High-stakes shoot-out at Disney for Donald and Simpson

Webb Simpson and Luke Donald vie for all the marbles at this week's PGA Tour fall series finale (Graphic: PGATour.com)

After all the hand-wringing over Tiger Woods’ never-ending losing skid, purists’ gnashing of teeth about long putters, and the annual yawn-fest that is the FedEx Cup series of “playoffs,” the 2012 PGA Tour season comes down to this: an old-fashioned shoot-out between world No. 1 Luke Donald and money-title leader Webb Simpson to see who can grab the most cash.
That there’s a big stake at stake in the tour’s actual year-ending event on Disney’s Magnolia and Palm Courses brings a measure of excitement to the fall series finale that even the most ardent golf fans may consider an after-thought to the regular season. And make no mistake; while bubble boys like James Driscoll and Bobby Gates (125th and 124th on the money list, respectively) are playing for their tour cards, the boys with deep pockets are vying for bragging rights atop a huge pile of Benjamins, Grants, and all other manner of U.S. currency.
Donald, who had counted on topping the money registers on both the PGA and European Tours, entered this week’s tilt after Simpson made his move up the money ladder.
“Everyone knows why I’m here, looking forward to try and win possibly both money lists,” the Englishman told reporters on Wednesday. “I wanted to make a concerted effort to do that.”
There’s also the matter of who’ll ring up the player of the year award. While winning the four-man Grand Slam event on Wednesday should not sway voters, PGA champ Keegan Bradley has an outside shot at the post-season accolade, as do other two-time 2011 winners Nick Watney, Bubba Watson, Steve Stricker, and Mark Wilson.
It’s likely, however, that the guy who walks away with the loot will win not only the five-year PGA Tour exemption that goes with the gravy, but PoY honors as well. While Donald is the only potential candidate without two wins on U.S. soil, the Englishman hoped that his three worldwide victories would factor into the balloting.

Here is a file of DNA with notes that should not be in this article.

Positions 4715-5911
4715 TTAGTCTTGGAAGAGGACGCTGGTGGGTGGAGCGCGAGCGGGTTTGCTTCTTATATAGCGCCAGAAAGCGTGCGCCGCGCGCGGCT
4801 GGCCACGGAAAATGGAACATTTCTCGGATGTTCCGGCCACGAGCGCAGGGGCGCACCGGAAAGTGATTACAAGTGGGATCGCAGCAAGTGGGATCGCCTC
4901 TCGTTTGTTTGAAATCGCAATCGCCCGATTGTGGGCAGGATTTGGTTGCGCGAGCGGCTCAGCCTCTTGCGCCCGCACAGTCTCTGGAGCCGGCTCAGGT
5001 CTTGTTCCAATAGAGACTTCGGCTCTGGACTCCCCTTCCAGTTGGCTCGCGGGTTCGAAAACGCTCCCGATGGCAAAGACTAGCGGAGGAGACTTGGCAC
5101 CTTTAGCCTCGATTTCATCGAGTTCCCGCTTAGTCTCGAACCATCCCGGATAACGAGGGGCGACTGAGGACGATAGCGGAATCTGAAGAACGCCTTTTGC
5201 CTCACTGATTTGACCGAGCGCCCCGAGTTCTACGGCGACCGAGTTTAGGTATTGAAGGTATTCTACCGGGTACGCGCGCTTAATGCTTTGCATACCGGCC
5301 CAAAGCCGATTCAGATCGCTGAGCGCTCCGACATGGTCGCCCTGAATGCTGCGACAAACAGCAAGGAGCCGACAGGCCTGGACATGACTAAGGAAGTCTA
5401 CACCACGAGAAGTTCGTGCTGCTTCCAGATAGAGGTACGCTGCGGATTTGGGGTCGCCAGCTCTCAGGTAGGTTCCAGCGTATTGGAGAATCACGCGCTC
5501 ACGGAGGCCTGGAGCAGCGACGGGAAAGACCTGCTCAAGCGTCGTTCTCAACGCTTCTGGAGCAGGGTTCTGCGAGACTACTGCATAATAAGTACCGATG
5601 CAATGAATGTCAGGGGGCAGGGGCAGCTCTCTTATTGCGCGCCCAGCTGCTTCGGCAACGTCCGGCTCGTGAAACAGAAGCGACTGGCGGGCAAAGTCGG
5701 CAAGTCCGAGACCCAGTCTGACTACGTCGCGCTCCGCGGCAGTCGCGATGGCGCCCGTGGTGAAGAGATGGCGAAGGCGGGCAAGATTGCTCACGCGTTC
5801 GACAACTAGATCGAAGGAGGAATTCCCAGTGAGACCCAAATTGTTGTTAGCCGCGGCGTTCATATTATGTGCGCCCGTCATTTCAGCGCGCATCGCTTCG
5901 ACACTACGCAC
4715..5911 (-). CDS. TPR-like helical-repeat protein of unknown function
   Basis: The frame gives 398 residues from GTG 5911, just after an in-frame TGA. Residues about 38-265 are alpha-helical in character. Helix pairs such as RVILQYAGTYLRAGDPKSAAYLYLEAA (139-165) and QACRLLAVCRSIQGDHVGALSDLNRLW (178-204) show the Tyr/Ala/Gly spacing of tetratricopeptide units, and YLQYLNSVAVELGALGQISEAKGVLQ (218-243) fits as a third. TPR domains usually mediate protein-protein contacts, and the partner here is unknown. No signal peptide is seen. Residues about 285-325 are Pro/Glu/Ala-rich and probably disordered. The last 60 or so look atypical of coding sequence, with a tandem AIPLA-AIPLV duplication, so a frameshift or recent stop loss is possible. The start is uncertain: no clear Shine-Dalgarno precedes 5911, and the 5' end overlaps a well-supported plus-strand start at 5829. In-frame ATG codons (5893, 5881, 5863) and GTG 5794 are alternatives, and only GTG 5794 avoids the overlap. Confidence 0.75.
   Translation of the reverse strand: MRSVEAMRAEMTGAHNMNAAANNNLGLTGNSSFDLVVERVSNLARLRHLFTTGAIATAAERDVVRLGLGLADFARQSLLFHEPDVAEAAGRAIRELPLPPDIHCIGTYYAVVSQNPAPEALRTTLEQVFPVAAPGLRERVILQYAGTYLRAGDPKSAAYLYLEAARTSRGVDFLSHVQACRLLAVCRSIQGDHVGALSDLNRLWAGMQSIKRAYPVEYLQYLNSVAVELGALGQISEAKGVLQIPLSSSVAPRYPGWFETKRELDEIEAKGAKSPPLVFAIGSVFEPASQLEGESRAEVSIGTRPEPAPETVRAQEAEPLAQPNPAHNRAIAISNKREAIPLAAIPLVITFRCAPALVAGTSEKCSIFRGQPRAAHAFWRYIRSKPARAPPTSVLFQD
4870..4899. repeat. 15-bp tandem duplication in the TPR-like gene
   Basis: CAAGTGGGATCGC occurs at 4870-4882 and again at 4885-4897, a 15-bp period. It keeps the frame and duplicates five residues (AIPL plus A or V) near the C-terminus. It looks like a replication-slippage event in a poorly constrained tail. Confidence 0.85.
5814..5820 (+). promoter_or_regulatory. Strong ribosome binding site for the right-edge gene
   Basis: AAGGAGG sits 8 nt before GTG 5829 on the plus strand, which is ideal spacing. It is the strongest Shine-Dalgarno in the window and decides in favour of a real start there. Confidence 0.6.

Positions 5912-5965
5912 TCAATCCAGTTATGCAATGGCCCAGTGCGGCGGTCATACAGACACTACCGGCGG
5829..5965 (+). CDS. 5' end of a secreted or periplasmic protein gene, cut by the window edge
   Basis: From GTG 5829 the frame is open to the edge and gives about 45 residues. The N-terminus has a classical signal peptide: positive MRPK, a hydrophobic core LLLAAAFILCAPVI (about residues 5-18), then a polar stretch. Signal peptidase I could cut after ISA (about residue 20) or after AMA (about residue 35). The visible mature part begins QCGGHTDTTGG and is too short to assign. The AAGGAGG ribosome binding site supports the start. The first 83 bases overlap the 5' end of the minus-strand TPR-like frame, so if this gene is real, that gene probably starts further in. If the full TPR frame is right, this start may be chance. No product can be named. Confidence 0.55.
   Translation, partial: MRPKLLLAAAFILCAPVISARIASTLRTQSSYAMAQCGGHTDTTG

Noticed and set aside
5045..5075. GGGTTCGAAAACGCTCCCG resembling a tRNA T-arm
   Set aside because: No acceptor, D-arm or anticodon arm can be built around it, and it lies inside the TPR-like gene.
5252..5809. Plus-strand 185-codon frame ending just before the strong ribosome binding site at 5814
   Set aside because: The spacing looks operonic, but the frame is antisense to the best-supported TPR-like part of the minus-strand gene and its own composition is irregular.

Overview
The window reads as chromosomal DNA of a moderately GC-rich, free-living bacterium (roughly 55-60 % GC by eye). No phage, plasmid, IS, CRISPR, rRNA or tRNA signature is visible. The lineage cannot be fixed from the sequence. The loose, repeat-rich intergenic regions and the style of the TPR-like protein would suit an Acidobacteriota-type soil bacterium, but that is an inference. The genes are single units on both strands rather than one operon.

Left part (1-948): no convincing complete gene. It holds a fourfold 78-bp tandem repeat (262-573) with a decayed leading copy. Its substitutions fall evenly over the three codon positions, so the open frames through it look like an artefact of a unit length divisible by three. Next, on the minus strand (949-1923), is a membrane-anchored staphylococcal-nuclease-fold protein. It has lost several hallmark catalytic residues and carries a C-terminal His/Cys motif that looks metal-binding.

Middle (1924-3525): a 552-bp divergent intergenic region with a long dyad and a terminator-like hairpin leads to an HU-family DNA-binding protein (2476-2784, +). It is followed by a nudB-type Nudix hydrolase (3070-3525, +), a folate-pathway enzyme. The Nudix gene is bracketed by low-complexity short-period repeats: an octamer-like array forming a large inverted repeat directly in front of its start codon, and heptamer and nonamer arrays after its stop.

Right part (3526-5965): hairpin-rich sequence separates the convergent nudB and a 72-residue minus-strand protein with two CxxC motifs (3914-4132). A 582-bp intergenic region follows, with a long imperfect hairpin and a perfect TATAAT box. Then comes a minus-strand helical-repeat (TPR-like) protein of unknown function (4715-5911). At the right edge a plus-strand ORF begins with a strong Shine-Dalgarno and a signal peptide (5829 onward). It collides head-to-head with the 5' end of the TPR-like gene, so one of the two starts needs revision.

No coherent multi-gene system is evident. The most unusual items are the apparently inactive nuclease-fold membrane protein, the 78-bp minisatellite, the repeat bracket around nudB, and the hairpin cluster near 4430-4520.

“I guess I’m trying to toot my own horn a little bit, but the domination in the world rankings and how many points I’ve earned this year,” Donald said. “I’ve won three times around the world, only once in the U.S., but yeah, hopefully these are things that will be considered.”
Simpson, who’s won twice in the last two months, boosted his opponent as the world’s best player.
“To have the success he’s had winning on both tours, being on top of the European Tour money list and on top of the PGA Tour money list most of year is really incredible,” Simpson said in a Wednesday press conference.

With all that in mind, and so that you can keep up with Golf Channel’s Steve Sands – should he take to the whiteboard as he did during the FedEx Cup to explain the inexplicable points system — we offer a quick and dirty primer on what Donald must do to overtake Simpson for the riches.
Donald, with $5,837,214, begins the week $363,029 behind Simpson, who furthered his cause with a second-place finish at last week’s McGladrey Classic. For Donald to have a chance at the brass ring, he must finish in at least a two-way tie for second, which would bag $413,600.
But even that ending would depend on several variables. A Donald victory, for example, would net him $846,000, but Simpson would still capture the flag if he grabbed second place and its $507,600 paycheck.
As with the FedEx Cup equations, you may need an advanced calculus degree to follow all the potential scenarios, which involve solo-second and eighth-place finishes, a two-way tie for runner-up, a four-player pile-up for 21st, and on and on. It’s safe to say that Donald has his work cut out for him, since the lead for the money title has changed only once in the last week of the season, when Tom Lehman surpassed Phil Mickelson in 1996.
The tour, by the way, hoped to maximize the entertainment by pairing the two money boys together for the first and second rounds of the Children’s Miracle Network Hospitals Classic. Continuing a theme, Driscoll and Gates will be able to keep tabs on each other, as they will play in the same group on Thursday and Friday as well. Driscoll, by the way, got off to a sizzling par, birdie, birdie, birdie start and was the early first-round leader at 3-under through four holes.
Game on, gentlemen.

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